Robust Traffic – Going forward, traffic growth is expected to be lower than the levels seen in the past decade because of the base effect, but is still expected to remain high. The country still has fewer air passengers in comparison with global benchmarks and the number is expected to pick up with the growth in GDP and improvement in purchasing power. Moreover, India is expected to see the emergence of more centres of growth beyond the metropolitan and Tier-I cities, which would make these important airport destinations
Need to stabilise the regulatory regime: A factor for the success of the privatisation programme has been the development of the regulatory framework. Constitution of an independent regulator, the Airports Economic Regulatory Authority (AERA), and the tariff decisions it has made have been positive, although several uncertainties remain. As the sector is entering the next phase of growth with the government taking steps to privatise/develop more airports, there is a need to build on the learning from the earlier privatisation experience so as to create an operating environment that attracts private investment without unduly burdening users. A key issue would be the regulatory structure pertaining to tariff determination.
Sizeable capex undertaken by private players: The sector now awaits the next stage of development. AAI continues to identify existing airports for expansion/upgrade while also looking to develop greenfield airports. Given the success of privatisation, there could be a case for transfer of management and development responsibilities of stable airports to private players and AAI can place a sharper focus on the development of airport infrastructure in untapped parts of the country.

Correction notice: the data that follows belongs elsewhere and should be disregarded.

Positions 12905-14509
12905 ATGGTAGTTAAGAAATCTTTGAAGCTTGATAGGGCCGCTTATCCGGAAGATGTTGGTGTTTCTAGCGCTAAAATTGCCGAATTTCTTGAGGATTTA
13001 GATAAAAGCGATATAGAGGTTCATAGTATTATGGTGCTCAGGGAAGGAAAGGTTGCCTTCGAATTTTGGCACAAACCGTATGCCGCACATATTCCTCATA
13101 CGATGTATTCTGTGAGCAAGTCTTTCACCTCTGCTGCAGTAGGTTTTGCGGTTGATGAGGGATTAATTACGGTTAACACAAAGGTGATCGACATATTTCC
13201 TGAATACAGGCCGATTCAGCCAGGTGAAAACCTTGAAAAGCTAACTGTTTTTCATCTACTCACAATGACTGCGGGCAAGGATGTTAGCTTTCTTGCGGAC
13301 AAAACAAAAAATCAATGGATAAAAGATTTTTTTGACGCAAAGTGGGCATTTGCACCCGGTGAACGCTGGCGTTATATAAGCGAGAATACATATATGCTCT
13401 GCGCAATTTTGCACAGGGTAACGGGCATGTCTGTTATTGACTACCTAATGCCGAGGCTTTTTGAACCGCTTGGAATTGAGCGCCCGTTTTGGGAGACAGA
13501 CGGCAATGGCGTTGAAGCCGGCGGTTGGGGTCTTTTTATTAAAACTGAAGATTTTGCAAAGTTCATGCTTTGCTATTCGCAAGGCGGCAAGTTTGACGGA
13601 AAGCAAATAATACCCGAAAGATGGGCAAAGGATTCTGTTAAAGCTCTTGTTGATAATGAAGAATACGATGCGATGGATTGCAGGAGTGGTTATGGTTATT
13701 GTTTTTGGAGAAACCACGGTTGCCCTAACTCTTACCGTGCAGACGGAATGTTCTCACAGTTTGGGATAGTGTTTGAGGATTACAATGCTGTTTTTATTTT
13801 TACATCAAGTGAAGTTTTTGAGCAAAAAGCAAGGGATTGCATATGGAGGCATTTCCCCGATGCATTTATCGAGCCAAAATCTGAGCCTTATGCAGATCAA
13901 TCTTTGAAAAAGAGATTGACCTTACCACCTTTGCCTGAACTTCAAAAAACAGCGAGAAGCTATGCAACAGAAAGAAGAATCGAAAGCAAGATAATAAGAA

Challenges to privatisation: Airports are capital intensive projects with a long gestation period. The need to earn a return on this high upfront capex necessitates higher tariffs (evident from tariff increases at many airports), which however may be resisted by the user group. The India airports privatised during 2004-06 witnessed sizeable cost overruns, a significant part of which was borne by users in the form of higher user charges. According to ICRA’s estimates, the cost overrun for the four major airports over the initial estimates was to the tune of 32%.
Traffic growth expected to remain stable; non-aeronautical revenues likely to increase: According to ICRA’s analysis, for developed airports internationally, the share of non-aeronautical revenues is 30-55% as against 23-40% for Indian airports. Going forward, the contribution of non-aeronautical revenues is expected to increase.
Exposure to financial conditions of airlines a risk: Higher reliance on aeronautical revenues has also exposed the sector to counter-party credit risks arising from the financial position of the airlines concerned. Most airlines in India have been under financial stress for several reasons and this has impacted the airports in the form of high receivable levels.
A consolidated analysis of five airport entities (out of the six) in the country – AAI, CIAL, BIAL, DIAL, and GHIAL – shows that the sector’s overall financial performance improved over the period FY2010 to FY2014
The consolidated turnover stood at Rs. 11,822 crore for FY2014 with profit after tax (PAT) at Rs. 1,906 crore.
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